8:15 -- As soon as the ball went through the uprights on the A&M field goal, Coach Fran and McNeal huddled with running back Keith Joseph and three other coaches, drawing something up on a whiteboard. And there are actual whiteboard guys on the sideline, keeping them in garbage bags and having them ready for the coaches at a moments notice.
8:28 -- There was obviously a blown coverage on that touchdown pass, and DB Byron Jones was irate coming off the field, jumping up and down and basically having a tantrum. No. 19 Jaxson Appell blew the coverage, but the coaches and his teammates are staying positive. Defensive tackle Johnny Jolly got in Appell's face and told him to keep his head up.
8:33 -- After McNeal ran out of bounds on a scramble, A&M linebacker Scott Stickane gave a nice sideline shot to Tech's Jimmy Williams. The Tech fans got on him, and Johnny Jolly went to the edge of the stands, cupped his hand to his ear and yelled, "I'm sorry, I can't hear you people!"
8:39 -- An interesting note on the sideline communication: because of the rain, the phones to the booth are covered with a large, clear, upside down tub. There is a hole in the top just big enough for a hand and handset, and rather than a ringer the phones have strobe lights. Someone is standing by, ready to pickup the phones and fetch the player or coach being called.
8:54 -- The north end zone - the one at A&M's back -- is reminiscent of the old Dawg Pound in Cleveland. It's extremely loud, and theAggies might have called that last time out to make sure they had the right play and good communication on an important down.
8:57 -- After the Tech penalty when the bench kind of spilled over onto the field, Coach Fran appointed three or four staff members to stalk the sideline and make sure the Aggie players stay within their appointed area. And the Tech fans behind the A&M bench are throwing lemons at the Aggies. There are now security guards standing behind the players, looking at the fans in a menacing fashion.
9:06 -- The A&M sideline is even more upbeat than you'd expect at the half. The coaches are pumping up the players, telling the running back to keep playing their butts off, that the Hokies are starting to wear down. Everyone is positive going into the lockerroom.
9:35 -- As you can imagine, the A&M defensive coaches were not very happy in that first drive of the second half. They are reminding the DBs to stay inside on the pass routes and stressing to everyone the need to finish tackles and create turnovers.
9:43 -- The rest of the A&M sideline is more excited than Cody Scates after that run on the blown punt. Nearly every one of his teammates has come up to congratulate him, but Scates is just shrugging his shoulders and practicing taking the long snap.
9:49 -- There is a group of Tech fans sitting right behind the A&M bench where the offense meets, one guy with a plactic turkey on his head and everyone in the group with a cowbell. As soon at the offensive coaches start talking the bells start clanging, and when the coach stops talking the bells stop. Just trying to be a distraction.
9:43 -- Reggie McNeal is walking the sideline with a slight limp, jumping up and down and seemingly testing something by throwing some balls. One of the assistants walked over and asked how McNeal was feeling, to which he replied, "I'm all good."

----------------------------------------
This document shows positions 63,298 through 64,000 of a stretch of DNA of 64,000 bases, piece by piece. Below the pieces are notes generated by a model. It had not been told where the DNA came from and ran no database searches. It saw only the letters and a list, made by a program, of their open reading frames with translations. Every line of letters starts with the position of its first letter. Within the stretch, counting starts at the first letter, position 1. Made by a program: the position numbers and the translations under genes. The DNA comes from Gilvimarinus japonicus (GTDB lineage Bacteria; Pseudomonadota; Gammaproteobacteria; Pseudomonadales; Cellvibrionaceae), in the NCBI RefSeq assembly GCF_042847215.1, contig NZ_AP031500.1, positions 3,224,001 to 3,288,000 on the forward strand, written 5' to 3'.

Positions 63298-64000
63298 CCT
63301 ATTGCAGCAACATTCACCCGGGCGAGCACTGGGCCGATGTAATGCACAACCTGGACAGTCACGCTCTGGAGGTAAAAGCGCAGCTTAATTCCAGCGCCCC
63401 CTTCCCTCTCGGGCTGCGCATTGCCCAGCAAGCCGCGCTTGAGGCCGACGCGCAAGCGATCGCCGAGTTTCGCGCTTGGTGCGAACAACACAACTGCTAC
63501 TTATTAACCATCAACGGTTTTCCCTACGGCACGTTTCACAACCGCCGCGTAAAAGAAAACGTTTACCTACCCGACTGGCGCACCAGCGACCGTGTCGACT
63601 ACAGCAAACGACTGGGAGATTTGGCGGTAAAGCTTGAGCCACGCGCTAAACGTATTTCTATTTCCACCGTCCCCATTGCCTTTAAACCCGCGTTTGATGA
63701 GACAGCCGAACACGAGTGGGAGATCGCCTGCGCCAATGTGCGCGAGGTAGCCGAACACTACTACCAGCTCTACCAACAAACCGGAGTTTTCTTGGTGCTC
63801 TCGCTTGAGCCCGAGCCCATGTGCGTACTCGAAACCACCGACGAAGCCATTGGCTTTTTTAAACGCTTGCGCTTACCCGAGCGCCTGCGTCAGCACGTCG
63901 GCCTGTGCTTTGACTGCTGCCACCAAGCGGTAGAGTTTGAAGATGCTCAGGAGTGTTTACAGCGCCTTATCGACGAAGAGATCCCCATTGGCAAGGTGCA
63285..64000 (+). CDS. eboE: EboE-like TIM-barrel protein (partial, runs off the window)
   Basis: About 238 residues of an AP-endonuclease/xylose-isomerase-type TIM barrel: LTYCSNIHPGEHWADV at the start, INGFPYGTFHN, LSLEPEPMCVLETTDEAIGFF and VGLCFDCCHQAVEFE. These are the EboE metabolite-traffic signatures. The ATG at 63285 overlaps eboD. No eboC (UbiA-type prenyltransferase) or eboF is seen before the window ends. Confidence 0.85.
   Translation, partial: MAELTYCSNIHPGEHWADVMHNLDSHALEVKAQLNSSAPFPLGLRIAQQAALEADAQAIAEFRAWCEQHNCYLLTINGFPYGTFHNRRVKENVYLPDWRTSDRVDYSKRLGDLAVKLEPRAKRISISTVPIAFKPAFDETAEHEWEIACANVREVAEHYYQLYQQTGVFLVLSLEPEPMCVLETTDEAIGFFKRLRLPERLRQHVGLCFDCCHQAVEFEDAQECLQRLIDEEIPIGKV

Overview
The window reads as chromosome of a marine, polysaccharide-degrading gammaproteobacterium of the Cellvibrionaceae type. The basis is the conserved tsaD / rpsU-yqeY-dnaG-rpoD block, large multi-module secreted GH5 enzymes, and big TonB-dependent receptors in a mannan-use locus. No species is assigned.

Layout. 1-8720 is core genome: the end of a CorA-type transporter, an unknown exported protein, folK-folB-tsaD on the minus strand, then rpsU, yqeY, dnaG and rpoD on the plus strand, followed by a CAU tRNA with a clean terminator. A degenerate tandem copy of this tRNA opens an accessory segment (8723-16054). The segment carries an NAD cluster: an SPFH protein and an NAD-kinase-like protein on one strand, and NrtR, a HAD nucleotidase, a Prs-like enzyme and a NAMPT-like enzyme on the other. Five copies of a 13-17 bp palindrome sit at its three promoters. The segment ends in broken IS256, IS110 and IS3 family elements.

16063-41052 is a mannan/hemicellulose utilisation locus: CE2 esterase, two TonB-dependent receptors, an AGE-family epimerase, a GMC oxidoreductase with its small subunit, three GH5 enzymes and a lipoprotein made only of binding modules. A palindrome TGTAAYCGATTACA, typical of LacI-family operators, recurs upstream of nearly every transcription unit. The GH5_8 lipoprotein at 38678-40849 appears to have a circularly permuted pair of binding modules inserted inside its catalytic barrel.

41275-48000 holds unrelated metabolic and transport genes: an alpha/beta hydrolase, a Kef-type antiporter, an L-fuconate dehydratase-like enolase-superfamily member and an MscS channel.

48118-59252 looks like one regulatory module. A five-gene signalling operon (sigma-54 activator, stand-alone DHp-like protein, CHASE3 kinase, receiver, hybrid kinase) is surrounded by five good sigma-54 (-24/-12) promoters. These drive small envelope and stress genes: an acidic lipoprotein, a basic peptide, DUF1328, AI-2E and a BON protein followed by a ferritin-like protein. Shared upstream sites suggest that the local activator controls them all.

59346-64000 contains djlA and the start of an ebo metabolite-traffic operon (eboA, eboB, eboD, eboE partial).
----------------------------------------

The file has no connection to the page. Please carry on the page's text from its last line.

10:00 -- After the punt that was disallowed on the offside penalty, Tech returner DeAngelo Hall got in the face of one of the Aggie gunners and talked a lot of smack. The A&M player walked away and an official started to give Hall some hell, but Hall just hugged him and patted his behind, and the ref returned the favor and walked away.
10:04 -- Texas A&M may be going with a new punter the next time out. Scates has battled injury early this year and may have re-aggrivated something, because backup Jacob Young is warming up by kicking balls into the net.
10:16 -- The Aggies are fired up right now. Some of the receivers are giving McNeal a hard time, asking if he planned on taking a nap after the fake before he threw the ball. Backup QB Jacob Carter was telling everyone who would listen "We got this game!" McNeal told Tim Van Zant, the walk-on who caught the touchdownpass, "I knew they weren't paying attention to me, and as soon as I saw you back there I knew it was all good."
10:30 -- There are a lot of heads down on the A&M sideline right now, and all the air has been taken out of the players. Even Coach Fran just shook his head when Tech fell on the ball. The visible optimism isn't there anymore, but everyone on the A&M sideline is standing as close to the field as possible, waiting to see if the defense can make a stop here.
10:36 -- Just like that, the stadium begins to empty after the touchdown. The Aggies equipment guys are digging around in the coolers and beginning to prepare the sideline to be packed up.
10:44 -- It looks like the Aggies are going to make a change at QB. Coach Fran came over and said a few words to McNeal, who just shook his head, and backup Dustin Long started warming up.
11:00 -- No one said a word in the A&M tunnel. Every player was silent. Wide receiver Anthony Wright and defensive linemam Linnis Smith walked at the back of the pack and Wright held up his fist as if to get a knuckle bump from Smith, who ignored him. Wright held his fist up all the way down the tunnel before Smith finally gave him somea grudgking knuckle knock at the lockerroom door.
On the field, the A&M yell leaders were leading a cheer of "Pittsburgh, Pittsburgh, beat the hell out of Pittsburgh," as the Aggies host the Panthers on Sept. 27. Meanwhile, with no one left in the seats the wind was whipping all kinds of garbage around the stadium.
Wayne Drehs is a staff writer for ESPN.com. He can be reached at email@example.com.